Compares in-house 1000-core cluster (more figures comparing cost would have been good) to 10,000 core, doing genomics research, finding likely matches in a large dataset. Instead of waiting 10 minutes between matches found by the algorithm, connected to virtual machines of Compute Engine, the displays illustrates with moving lines and clicks a new match ever few seconds.
A few minutes later, he reveals that a mysterious counter in the background (counting up, reaching large numbers) is showing the cores available to the genome research project of the first example. Switching back to that, the illustrated matches are now clicking like castanets, the lines per-match are filling the display.
Back to Pichai, Evolution of Chrome apps:
- always avaliable
- authentic app experience
- enhanced device access (this mostly for developers, of course.) Making sure that apps can access and use all the capabilities of the device they're running on.
Now, 2 performers from Circ du Soleil on stage, while images from their shows play in the background; I wonder where this is going to go.
Demo is a preview: a surreal game / VR world with complex, photo-realistic gymnasts and layers of flowers moving in 3D space, built in HTML with CSS animations / filters. Fast; the high-res video, controlled in real time by using a camera -- user turning head, or shifting body, serve as controller. "Wonderfully portable" -- works just as well on a tablet, vs. a conventional browser.
Says casually that this is running on a Chromebook -- that I think should have drawn big applause, but didn't.
New Chromebox flashed on screen, Pichai exits rather abruptly with a plea for the gathered developers to keep making cool apps, and now ... on video, we're back to the same rooftop where yesterday wing-suited skydivers landed on the roof. Sergey is wearing his Glass headset, and they switch occasionally to his (low rez, view). It looks like they're going to repeat the jump, but with more explanation: Sergey is walking around the roof, demoing how they tracked those jumpers and maintained network connection to their transmitted video -- looks like around a dozen people wrangling parabolic antennas at the edge of the roof, trying to catch those signals. In the background (this is much cleaner than Caligula, but nearly as extravagant), the trick bikers are rolling around the roof, warming up with small tricks. :For those of you in downtown San Francisco," he says, "this would be a good time to peek out your windows."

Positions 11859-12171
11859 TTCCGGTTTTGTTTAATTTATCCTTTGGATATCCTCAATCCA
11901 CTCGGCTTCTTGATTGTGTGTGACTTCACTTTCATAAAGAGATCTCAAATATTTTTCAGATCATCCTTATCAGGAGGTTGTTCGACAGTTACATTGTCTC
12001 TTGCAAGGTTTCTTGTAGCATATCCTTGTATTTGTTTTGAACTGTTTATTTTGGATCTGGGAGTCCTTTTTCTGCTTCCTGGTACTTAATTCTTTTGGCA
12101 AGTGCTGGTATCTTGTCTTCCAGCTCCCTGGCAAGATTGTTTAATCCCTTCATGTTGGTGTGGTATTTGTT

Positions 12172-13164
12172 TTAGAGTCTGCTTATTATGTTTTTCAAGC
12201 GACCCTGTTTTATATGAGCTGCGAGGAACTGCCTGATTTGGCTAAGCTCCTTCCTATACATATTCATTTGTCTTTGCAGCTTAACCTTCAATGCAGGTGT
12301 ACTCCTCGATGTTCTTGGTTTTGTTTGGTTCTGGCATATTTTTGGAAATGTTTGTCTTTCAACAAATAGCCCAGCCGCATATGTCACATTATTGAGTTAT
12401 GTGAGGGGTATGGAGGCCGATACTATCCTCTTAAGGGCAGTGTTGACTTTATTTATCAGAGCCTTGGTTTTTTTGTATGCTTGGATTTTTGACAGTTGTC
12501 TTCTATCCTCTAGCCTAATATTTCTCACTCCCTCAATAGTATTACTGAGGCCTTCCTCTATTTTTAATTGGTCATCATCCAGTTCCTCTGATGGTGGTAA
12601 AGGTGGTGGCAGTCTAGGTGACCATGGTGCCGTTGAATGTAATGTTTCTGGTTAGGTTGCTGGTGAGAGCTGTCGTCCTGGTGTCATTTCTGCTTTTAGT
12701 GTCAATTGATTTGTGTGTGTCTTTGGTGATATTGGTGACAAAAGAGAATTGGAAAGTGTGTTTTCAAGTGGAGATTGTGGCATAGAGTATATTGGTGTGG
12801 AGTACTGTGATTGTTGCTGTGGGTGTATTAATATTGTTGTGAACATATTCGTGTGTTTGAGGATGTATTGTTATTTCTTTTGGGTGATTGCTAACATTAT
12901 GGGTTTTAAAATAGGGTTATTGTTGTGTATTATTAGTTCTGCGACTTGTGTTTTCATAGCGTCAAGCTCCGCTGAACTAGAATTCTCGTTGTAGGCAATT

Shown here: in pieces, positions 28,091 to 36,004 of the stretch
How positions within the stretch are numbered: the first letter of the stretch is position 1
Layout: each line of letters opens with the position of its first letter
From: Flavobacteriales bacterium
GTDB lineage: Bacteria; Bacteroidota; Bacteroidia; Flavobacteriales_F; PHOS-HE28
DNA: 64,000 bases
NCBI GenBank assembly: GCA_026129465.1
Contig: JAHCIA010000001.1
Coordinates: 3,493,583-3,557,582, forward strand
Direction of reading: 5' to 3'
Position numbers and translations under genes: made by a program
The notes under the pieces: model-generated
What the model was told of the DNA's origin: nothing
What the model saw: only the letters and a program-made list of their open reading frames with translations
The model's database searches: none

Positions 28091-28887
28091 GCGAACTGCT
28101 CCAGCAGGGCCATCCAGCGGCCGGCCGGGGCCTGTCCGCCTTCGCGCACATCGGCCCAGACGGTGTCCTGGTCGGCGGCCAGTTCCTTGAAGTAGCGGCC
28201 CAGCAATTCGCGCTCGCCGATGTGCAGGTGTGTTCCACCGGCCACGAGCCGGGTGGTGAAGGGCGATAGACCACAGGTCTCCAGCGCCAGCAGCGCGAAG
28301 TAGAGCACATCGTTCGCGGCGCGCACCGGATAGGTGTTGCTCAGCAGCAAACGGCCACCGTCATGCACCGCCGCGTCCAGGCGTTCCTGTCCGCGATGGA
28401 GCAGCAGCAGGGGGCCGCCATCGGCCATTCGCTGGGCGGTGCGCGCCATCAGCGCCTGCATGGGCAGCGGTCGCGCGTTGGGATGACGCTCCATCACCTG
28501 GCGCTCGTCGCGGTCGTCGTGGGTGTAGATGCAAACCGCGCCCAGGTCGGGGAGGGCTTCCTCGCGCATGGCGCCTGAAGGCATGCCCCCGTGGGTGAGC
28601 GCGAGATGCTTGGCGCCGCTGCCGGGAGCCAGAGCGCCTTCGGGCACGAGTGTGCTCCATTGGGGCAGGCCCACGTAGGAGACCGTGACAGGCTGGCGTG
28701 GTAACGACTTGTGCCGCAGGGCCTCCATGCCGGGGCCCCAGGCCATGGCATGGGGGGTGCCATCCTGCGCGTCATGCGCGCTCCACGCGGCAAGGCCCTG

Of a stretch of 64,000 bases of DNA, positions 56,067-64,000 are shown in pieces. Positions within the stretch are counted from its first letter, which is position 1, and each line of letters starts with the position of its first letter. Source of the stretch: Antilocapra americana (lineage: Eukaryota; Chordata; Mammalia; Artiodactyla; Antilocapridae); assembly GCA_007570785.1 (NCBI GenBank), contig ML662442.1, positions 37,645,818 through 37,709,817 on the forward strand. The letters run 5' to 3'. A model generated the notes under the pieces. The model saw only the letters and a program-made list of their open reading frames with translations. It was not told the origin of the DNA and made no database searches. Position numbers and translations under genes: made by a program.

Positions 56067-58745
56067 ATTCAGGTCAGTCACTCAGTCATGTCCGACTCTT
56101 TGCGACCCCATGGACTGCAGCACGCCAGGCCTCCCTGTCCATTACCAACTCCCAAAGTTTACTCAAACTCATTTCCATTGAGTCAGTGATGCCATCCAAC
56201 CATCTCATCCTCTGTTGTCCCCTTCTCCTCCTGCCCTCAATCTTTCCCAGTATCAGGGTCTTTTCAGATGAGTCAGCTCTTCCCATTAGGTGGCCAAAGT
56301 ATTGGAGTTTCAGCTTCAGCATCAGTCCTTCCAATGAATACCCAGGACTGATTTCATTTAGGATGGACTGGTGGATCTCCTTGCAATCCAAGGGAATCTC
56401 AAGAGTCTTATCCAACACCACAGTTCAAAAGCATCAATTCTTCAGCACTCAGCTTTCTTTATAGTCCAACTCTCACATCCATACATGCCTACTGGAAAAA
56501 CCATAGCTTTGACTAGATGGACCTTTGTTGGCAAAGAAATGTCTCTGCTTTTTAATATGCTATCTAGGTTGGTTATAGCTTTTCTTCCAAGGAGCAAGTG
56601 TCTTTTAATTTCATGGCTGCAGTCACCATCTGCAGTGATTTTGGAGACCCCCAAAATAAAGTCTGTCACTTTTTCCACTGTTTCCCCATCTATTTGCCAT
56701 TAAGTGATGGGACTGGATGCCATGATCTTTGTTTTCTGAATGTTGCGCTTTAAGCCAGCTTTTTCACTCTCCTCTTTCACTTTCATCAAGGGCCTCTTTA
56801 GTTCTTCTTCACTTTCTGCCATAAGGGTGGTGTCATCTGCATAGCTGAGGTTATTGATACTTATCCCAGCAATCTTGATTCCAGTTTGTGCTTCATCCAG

We're occasionally switched to a view of the inside of the blimp, and another shot of the outside, and are promised a countdown. 30 second count-down about to start. Lucky, they say, that the fog is holding back.
The starship Heart of Gold! They're in the air, to massive applause, flying and weaving ... the 3d chute opens, with a puff of smoke; Sergey provides an explanation -- that gives a cue for the folks with antennas about how to aim them. One chute down! All chutes down; Camera following around Sergey falls, he makes a wounded sound "awww!" but it's picked up quickly. Or wait, was that his Glass headset that fell? Maybe so. Now he's switched to the sun-glass version.